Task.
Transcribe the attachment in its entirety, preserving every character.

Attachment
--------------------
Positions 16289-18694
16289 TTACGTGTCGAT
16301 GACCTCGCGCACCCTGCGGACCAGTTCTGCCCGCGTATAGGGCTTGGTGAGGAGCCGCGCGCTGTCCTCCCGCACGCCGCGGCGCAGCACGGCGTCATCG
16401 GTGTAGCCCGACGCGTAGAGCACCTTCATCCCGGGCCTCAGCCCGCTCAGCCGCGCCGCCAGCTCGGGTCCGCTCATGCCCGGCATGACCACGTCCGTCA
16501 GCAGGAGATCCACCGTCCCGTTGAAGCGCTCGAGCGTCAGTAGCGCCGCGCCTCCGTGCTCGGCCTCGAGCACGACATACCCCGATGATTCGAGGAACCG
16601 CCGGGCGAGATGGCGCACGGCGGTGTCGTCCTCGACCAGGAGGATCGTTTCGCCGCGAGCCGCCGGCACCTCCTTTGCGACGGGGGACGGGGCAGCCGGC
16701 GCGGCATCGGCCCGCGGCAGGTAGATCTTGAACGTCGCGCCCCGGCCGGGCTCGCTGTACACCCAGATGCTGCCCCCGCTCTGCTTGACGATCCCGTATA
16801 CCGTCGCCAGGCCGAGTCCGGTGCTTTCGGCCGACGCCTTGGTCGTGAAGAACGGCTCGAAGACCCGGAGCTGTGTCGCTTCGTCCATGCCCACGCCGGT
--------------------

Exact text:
Positions 16289-18694
16289 TTACGTGTCGAT
16301 GACCTCGCGCACCCTGCGGACCAGTTCTGCCCGCGTATAGGGCTTGGTGAGGAGCCGCGCGCTGTCCTCCCGCACGCCGCGGCGCAGCACGGCGTCATCG
16401 GTGTAGCCCGACGCGTAGAGCACCTTCATCCCGGGCCTCAGCCCGCTCAGCCGCGCCGCCAGCTCGGGTCCGCTCATGCCCGGCATGACCACGTCCGTCA
16501 GCAGGAGATCCACCGTCCCGTTGAAGCGCTCGAGCGTCAGTAGCGCCGCGCCTCCGTGCTCGGCCTCGAGCACGACATACCCCGATGATTCGAGGAACCG
16601 CCGGGCGAGATGGCGCACGGCGGTGTCGTCCTCGACCAGGAGGATCGTTTCGCCGCGAGCCGCCGGCACCTCCTTTGCGACGGGGGACGGGGCAGCCGGC
16701 GCGGCATCGGCCCGCGGCAGGTAGATCTTGAACGTCGCGCCCCGGCCGGGCTCGCTGTACACCCAGATGCTGCCCCCGCTCTGCTTGACGATCCCGTATA
16801 CCGTCGCCAGGCCGAGTCCGGTGCTTTCGGCCGACGCCTTGGTCGTGAAGAACGGCTCGAAGACCCGGAGCTGTGTCGCTTCGTCCATGCCCACGCCGGT